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Publication - Professor Alastair Hay

    Child and adolescent musculoskeletal pain (CAM-Pain) feasibility study

    testing a method of identifying, recruiting and collecting data from children and adolescents who consult about a musculoskeletal condition in UK general practice

    Citation

    Michaleff, Z, Campbell, P, Hay, A, Warburton, L & Dunn, K, 2018, ‘Child and adolescent musculoskeletal pain (CAM-Pain) feasibility study: testing a method of identifying, recruiting and collecting data from children and adolescents who consult about a musculoskeletal condition in UK general practice’. BMJ Open, vol 8.

    Abstract

    Objectives: Test a method of identifying, recruiting and collecting data from children and adolescents
    who consult their general practitioner about a musculoskeletal condition.
    Design: Prospective cohort feasibility study.
    Setting: 13 general practices in West Midlands of England.
    Participants: Patients aged 8-19 years who consult their general practice about a musculoskeletal
    condition. Patients were identified via a relevant musculoskeletal Read code entered at the point of
    consultation.
    Outcome measures: Feasibility was assessed in terms of study processes (recruitment rates), data
    collection procedures (duration, response variability), resource utilisation (mail-outs) and ethical
    considerations (acceptability).
    Results: From October 2016 to February 2017, an eligible musculoskeletal Read code was entered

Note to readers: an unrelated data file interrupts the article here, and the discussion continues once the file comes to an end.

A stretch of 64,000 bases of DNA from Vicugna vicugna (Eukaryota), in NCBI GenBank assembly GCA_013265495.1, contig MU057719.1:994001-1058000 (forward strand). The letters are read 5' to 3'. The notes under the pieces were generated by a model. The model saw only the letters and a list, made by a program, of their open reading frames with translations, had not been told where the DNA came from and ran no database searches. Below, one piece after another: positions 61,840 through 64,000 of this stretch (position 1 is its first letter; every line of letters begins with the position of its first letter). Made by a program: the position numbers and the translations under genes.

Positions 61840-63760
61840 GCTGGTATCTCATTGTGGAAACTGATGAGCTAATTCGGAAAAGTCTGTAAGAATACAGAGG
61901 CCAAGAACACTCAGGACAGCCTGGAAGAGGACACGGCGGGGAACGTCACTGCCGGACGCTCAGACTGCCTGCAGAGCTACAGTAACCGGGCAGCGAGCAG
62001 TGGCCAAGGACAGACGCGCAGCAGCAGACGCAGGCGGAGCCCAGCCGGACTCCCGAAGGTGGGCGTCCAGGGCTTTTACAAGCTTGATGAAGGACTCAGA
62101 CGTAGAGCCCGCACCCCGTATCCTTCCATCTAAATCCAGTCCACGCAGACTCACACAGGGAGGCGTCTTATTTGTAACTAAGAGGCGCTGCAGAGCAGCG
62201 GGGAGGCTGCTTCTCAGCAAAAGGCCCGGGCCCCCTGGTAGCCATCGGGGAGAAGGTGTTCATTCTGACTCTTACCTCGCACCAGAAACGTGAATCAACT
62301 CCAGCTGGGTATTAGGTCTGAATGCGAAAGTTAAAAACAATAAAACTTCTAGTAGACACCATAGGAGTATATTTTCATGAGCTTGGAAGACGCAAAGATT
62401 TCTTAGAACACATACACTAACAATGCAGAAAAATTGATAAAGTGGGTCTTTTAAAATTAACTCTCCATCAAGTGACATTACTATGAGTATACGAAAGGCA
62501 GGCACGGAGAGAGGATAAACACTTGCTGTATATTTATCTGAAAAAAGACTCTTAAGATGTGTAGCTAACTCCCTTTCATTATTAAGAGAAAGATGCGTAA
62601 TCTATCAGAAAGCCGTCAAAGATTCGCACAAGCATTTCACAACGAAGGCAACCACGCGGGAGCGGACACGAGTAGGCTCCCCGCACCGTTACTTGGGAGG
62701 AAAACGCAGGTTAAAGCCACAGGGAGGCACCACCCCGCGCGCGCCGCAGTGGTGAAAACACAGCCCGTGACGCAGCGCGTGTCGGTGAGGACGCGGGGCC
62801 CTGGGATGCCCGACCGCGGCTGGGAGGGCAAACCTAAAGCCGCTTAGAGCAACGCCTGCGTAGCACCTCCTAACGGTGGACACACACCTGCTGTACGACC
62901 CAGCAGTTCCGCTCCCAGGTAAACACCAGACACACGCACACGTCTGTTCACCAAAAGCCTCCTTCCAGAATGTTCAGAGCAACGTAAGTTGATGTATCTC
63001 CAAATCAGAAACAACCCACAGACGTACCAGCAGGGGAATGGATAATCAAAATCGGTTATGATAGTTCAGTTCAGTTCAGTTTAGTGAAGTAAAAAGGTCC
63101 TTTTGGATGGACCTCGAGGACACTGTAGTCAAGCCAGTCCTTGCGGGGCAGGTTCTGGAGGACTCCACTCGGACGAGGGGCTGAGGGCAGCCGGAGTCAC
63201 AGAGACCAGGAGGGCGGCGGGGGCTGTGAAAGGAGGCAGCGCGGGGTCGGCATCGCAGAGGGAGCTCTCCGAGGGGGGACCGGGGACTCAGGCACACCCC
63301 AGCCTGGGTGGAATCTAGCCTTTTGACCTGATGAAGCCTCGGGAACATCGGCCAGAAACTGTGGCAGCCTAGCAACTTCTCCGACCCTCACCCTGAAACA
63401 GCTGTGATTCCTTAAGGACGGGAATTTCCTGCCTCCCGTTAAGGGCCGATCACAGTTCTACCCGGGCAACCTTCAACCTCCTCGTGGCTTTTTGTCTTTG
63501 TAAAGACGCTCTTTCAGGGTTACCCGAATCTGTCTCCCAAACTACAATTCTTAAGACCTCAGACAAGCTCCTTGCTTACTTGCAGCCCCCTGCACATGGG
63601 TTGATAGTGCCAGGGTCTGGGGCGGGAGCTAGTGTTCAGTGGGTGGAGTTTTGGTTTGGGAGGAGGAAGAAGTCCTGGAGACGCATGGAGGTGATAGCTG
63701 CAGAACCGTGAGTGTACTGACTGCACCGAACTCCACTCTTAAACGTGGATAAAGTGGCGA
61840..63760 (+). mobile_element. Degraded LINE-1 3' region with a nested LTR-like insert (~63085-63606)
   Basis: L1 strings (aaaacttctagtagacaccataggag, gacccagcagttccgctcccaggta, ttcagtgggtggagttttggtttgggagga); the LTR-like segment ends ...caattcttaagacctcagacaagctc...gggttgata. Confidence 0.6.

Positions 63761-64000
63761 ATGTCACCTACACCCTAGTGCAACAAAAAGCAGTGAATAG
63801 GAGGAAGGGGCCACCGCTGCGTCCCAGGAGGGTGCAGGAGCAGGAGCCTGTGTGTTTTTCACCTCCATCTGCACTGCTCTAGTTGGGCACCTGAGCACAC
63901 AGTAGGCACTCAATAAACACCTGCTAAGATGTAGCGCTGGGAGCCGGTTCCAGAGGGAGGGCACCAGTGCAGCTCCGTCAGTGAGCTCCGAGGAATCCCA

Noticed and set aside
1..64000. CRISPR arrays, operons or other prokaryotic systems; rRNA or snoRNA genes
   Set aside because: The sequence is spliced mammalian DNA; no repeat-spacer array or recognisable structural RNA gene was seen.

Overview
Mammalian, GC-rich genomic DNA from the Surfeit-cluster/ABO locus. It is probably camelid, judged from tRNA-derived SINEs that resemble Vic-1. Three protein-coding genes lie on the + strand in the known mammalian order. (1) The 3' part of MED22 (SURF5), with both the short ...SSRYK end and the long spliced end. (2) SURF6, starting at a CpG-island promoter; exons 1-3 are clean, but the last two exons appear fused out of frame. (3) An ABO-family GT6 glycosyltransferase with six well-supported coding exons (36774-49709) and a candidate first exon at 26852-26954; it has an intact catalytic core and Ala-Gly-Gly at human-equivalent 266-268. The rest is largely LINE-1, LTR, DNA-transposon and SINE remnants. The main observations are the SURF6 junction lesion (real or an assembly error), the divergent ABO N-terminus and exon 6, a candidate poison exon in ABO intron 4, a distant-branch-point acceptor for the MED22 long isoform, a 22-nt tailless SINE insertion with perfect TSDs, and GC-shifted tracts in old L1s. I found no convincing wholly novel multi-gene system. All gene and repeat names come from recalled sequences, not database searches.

on 343 occasions, 202 patients were excluded (declined, n=153; screened not suitable, n=49) at the
    point of consultation. The remaining 141 patients were mailed an invitation to participate (41.1%); 46
    patients responded to the invitation (response rate: 32.6%) of which 27 patients consented (consent
    rate: 19.1%). Participants mean age was 13.7 years (SD 2.7) and current pain intensity was 2.8 (SD
    2.7). All participants completed the 6-week follow-up questionnaire. All participants found the
    interview questions to be acceptable and would consider participating in a similar study in the future.
    The majority of general practitioners/nurse practitioners, and all of the research nurses reported to be
    adequately informed about the study and found the study processes acceptable.
    Conclusion: The expected number of participants were identified and invited, but consent rate was
    low (<20%) indicating that this method is not feasible (e.g. for use in a large prospective study).
    Recruiting children and adolescents with musculoskeletal conditions in a primary care setting
    currently presents a challenge for researchers. Further work is needed to identify alternative ways to
    conduct studies in this population in order to address the current knowledge gap in this field.

    Full details in the University publications repository